Tuesday, May 26, 2009

Doing Good PR by Doing Good

Have you gotten emails from a non-profit like the Red Cross encouraging you to “vote” in Target’s Bullseye Gives campaign? I’ve gotten several from the Red Cross, the only one of the 10 participants whose list I was on. When you click through to their Facebook page, you can play the video and they give detailed instructions on how to vote, just to be sure.

I’m sure that other organizations were equally active in trying to get their supporters to participate. With each email, Target is adding to its brand reputation and 10 non-profits stand to benefit significantly.

The campaign was also picked up by news organizations and bloggers around the country. I searched Google News over the weekend and found over 5 thousand entries for “bullseye gives.” That’s also major.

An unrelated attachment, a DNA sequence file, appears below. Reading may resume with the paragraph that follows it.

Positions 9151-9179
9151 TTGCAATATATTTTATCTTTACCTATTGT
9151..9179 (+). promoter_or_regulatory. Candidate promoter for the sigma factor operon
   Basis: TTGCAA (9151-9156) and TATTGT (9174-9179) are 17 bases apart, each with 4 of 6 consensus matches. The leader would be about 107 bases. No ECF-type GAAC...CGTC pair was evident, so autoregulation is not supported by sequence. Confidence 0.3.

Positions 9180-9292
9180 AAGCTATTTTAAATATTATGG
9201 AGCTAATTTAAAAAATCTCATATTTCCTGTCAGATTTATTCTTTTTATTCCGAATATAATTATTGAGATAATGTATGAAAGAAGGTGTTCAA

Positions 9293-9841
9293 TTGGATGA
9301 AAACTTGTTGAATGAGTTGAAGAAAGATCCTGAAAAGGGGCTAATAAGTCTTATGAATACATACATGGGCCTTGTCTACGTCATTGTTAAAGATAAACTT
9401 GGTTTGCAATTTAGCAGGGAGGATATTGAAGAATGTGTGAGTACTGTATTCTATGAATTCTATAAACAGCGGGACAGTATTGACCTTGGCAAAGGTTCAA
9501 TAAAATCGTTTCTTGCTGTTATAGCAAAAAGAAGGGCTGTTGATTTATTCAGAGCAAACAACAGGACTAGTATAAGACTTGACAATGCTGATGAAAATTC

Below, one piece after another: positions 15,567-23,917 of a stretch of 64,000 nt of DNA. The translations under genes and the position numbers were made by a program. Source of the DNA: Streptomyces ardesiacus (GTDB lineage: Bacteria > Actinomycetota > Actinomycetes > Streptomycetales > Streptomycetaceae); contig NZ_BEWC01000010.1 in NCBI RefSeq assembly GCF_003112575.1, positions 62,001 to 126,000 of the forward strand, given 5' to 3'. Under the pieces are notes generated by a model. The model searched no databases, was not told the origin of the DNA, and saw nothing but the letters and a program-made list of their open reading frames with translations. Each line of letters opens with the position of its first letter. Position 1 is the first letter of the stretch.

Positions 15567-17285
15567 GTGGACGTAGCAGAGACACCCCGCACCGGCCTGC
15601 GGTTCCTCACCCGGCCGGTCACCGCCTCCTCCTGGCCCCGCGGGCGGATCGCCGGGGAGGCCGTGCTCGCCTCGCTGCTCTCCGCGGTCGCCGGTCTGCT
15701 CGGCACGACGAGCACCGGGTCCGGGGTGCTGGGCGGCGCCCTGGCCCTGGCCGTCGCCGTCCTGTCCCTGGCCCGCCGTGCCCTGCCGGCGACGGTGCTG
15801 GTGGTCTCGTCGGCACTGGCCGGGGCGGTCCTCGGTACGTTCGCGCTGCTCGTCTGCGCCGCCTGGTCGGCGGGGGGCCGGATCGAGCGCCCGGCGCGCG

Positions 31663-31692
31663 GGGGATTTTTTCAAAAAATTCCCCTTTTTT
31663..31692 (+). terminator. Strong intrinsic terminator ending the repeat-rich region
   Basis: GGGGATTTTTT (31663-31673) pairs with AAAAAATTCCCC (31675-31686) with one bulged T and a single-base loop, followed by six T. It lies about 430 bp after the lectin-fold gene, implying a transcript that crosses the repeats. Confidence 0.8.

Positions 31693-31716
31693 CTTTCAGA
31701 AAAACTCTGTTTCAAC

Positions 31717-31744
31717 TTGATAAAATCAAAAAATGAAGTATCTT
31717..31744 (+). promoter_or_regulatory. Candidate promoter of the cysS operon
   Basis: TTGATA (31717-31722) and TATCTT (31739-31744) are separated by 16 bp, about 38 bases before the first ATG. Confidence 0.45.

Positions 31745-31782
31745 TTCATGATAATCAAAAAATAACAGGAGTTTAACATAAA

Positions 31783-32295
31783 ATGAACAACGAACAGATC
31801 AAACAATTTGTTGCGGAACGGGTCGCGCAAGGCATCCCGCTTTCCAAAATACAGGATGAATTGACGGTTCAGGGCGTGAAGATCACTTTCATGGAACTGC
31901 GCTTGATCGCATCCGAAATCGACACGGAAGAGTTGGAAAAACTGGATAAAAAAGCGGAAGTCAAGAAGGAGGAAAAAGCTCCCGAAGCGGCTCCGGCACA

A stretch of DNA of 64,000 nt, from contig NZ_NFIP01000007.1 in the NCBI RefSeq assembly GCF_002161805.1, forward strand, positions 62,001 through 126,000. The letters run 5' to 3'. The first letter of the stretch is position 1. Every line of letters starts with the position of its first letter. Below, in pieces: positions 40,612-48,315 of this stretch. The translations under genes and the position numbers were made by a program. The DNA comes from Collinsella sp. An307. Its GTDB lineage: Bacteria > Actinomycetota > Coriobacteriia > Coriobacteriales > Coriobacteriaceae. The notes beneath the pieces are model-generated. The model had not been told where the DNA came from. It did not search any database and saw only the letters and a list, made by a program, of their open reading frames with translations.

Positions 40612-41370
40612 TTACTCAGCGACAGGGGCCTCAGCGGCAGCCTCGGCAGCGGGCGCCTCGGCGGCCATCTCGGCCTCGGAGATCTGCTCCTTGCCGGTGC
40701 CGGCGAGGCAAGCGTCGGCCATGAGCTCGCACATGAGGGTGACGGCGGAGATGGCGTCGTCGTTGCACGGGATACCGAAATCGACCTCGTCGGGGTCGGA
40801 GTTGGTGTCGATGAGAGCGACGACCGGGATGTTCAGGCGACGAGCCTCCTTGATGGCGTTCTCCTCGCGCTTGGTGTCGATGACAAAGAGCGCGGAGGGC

When you look at the Target campaign page, you can see that almost 300 thousand people voted. That’s a sizeable number and suggests multiple emails send to large lists by all the organizations. That’s probably the only issue here; the final results are likely to be proportional to the size of the organizations’ email lists, so care should be taken in choosing participants. In this case, each received an amount that provided a nice boost to their fund-raising efforts.

The obvious take away from this cause marketing program is the thousands of news stories and the millions of emails it generated. All of those linked Target with 10 undeniably worthy causes and highlighted both the good done by the non-profits and the willingness of Target to provide significant support to them.

There is a deeper message. The days when intrusive advertising could be counted on for effectiveness are over; I’ve lost count of how many times I’ve said that, but it is undeniably true.

Message to business: you have to find new ways of reaching people in the post-advertising world.

Prediction: look for more innovative approaches to cause marketing as a way of reaching people with a positive message in a way that has real social impact.

What’s not to like about that?

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